One of the best things about eating out in New York is the boundless number of cuisines to choose from. You could eat a different dish at a different restaurant every night of the year. Of all the boroughs, Queens is the largest and the most ethnically diverse, and while it’s only a few miles wide, New Yorkers can eat as if they’re anywhere in the world. There’s Flushing’s wonderfully spicy Chinese food, Jackson Heights’ mole dishes and even Floral Park’s Indian-style seafood offerings.
Address: Golden Mall, Stall 31, 41-28 Main St., Flushing
Who would have thought some of the best Sichuan is being made in a basement food stall? But hey, in Queens, anything goes. Chengdu Heaven’s dan dan noodles – a staple of the province where spicy food reigns supreme – is one of our all-time, favorite noodle dishes with expertly layered flavors and textures, like bouncy noodles, fresh crunchy scallions, pork and tongue-tingling chili oil. Other great dishes include double-cooked pork and anything with offal, including the beef tripe in hot pepper sauce. And if you’re not sure what to order, check the pictures of menu items posted on the wall.
Address: 76-05 Roosevelt Ave, Jackson Heights
Phone: (718) 424-1977
There are dozens of Mexican eateries under the 7 train, but none quite compare to Taqueria Coatzingo. The décor looks a lot a rundown Caribbean resort, but there’s nothing kitschy about the south of the border cooking. The carnitas and chorizo are excellent, but the best finds are often daily specials, usually hand-written on a piece of paper. Our favorites are the mole poblano, stewed pork with cactus, ribs with tomato sauce and plenty more.
New Kerala Kitchen
Address: 267-05 Hillside Ave, Floral
Phone: (718) 470-6240
The Eastern edge of Queens is admittedly a
bit of a schlepp, but at least we don’t have to travel all the way to
India for such terrific biryanis and dosas. New Kerala Kitchen
specializes in the food of India’s coastal region, so there’s lots of seafood options. Try the chili fish, doused in hot sauce, or
the King Fish curry. And because the dining room is so large, New Kerala
kitchen is perfect for groups venturing out to the city limits.
Address: 137-40 Northern Blvd, Flushing
Hunan House is one of the city’s best and most
legit Hunanese eateries. If you’re looking for the characteristic hot,
sour & salty flavors that embody this province, you’re in the right
place. This banquet-style restaurant prepares boldly flavored dishes,
such as smoked bean curd with pickled red chilies and a sweet sauce.
We also love the garlicky, fried fish stomachs and ground pork belly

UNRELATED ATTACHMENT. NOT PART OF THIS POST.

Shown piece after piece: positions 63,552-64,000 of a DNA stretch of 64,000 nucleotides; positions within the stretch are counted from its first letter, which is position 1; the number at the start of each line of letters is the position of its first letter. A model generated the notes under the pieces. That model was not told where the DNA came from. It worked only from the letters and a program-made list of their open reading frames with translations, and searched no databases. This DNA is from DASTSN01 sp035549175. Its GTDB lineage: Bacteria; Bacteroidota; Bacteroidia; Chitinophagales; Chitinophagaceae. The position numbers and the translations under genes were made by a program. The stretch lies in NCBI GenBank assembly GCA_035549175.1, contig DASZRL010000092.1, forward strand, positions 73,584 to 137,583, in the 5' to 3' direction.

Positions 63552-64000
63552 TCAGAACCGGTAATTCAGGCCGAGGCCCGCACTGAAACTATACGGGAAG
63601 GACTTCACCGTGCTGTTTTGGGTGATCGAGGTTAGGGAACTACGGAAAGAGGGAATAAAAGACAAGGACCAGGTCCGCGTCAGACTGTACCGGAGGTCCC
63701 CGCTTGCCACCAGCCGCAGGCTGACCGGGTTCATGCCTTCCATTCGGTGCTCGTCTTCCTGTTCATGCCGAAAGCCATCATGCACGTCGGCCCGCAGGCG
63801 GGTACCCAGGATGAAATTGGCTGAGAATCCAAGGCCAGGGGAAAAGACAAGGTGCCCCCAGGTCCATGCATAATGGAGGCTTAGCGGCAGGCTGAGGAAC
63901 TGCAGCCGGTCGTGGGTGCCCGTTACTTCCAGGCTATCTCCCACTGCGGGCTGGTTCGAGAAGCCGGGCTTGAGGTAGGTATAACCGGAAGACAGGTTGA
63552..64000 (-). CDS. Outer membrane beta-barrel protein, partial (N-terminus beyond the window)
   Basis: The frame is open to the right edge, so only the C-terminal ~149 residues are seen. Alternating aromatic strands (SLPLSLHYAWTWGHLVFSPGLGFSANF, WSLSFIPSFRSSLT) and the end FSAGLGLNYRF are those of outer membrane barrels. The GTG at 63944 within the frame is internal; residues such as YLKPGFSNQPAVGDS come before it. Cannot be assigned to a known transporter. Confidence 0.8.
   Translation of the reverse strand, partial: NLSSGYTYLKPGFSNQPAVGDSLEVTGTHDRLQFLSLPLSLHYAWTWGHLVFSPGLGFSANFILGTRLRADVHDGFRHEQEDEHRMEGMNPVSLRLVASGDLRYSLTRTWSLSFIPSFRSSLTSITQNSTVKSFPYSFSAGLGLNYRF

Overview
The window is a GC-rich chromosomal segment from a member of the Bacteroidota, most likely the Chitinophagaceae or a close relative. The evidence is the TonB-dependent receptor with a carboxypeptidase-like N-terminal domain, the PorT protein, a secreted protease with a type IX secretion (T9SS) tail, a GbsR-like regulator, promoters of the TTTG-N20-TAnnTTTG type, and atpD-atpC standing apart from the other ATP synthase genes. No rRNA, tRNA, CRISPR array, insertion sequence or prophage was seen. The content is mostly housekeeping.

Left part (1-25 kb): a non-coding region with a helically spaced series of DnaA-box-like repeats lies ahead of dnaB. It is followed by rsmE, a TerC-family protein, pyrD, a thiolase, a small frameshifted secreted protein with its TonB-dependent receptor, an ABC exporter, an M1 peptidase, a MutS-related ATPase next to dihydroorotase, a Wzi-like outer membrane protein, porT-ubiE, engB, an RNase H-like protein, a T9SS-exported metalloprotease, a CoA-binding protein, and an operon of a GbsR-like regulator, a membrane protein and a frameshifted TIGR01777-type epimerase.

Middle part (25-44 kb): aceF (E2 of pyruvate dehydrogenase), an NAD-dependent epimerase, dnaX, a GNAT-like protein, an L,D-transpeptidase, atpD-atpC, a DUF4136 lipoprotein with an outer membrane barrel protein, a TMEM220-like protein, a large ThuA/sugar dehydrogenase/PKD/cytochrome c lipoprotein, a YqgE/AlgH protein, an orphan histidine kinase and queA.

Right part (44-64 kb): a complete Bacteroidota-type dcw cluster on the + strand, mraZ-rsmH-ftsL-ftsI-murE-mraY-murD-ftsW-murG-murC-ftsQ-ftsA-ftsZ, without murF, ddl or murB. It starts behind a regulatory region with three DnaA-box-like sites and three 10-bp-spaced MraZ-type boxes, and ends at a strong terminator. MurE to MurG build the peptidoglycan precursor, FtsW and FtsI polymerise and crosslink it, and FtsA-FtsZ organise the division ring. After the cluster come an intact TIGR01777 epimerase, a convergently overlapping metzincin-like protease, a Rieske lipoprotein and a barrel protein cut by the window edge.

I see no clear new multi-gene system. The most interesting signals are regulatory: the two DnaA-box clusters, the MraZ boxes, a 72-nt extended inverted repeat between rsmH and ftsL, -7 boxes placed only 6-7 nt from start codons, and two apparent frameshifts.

steamed with rice and chilies, but nothing outdoes the lusciously fatty
“braised pork Mao style,” a dish that the dictator just might bow down to.
Address: 97-04 Queens Blvd, Rego Park
This Eastern European/Russian eatery is always
packed with locals, so you know it has to be good. It’s the ultimate
destination for smoked fish, pickled veggies and rich meat dishes you
can eat. We recommend the kebabs, chops and surprisingly hearty
blintzes stuffed with meat. Keeping with the holy trinity of Eastern
European food, everything’s got lots of butter, cream and breading.
Address: 104-05 47th Ave, Corona
Phone: (718) 699-2434
When Mexico-native Fernando Ruiz moved to New York, he was so frustrated
that he couldn’t find the freshly made corn tortillas he grew up
eating, so he opened his own tortilleria and made them himself. Ruiz
grinds nixtamal (partially-cooked corn) into tortillas and masa for some
exceptional tamales. Tortilleria Nixtamal’s products — made by
machines on display in the tiny Corona storefront — are so good that he
sells to restaurants all over New York. We’d rather eat his chicken
mole tamales and fresh fish tacos.
Address: 69-14 Roosevelt Ave, Jackson
Filipino barbecue is an
underrated, underrepresented genre, but this Roosevelt Avenue eatery
does it right. The barbecue chicken here could go up against some of
America’s best, thanks to its juiciness and tangy flavor. All of the
pork dishes at Renee’s are also worth trying, especially the longanisa
sausages — a cross between Chinese sausage and chorizo.
Address: 72-20 Roosevelt Ave, Jackson Heights
With its serene music, gold vases and scenic
paintings, the interior of this Tibetan restaurant is nearly as tranquil as a
Buddhist temple. Thankfully, the food is anything but tame. We could
easily make a meal of the momos — meat-stuffed steamed dumplings – –
but then we’d miss out on the spicy fried potatoes and the other succulent offerings. Himalayan Yak switches out cow for uses yak, a
buffalo-like animal that roams the Himalayas, and the results are
superiorly tender and unique.
76-02 Roosevelt Avenue, Jackson Heights
Phone: (718) 898-3359
to walk out over-stuffed at this Colombian spot with ridiculously
inexpensive and generous combination platters. The Country Dish is only
$10 and comes with an entire days worth of food — grilled skirt steak,
black beans & rice, chicharones, an arepa, avocado and a fried
egg. It’s a heart attack on a plate, but what a way to go.
Address: 40-04 Bell Blvd, Bayside
This unique spot is the love child of a Thai chef and a French chef who happen to be married to each other, but it’s not exactly what you think. Instead
of fusing the two traditions, the menu’s features complex, Thai curry dishes,
right alongside hearty bistro fare. Here’s our ideal meal at Bonne Saison: an
appetizer of the roasted duck rolls, the Chilean sea bass in a lobster
peppercorn sauce, and profiteroles for dessert. When Asian and French
food unite, great things can happen here.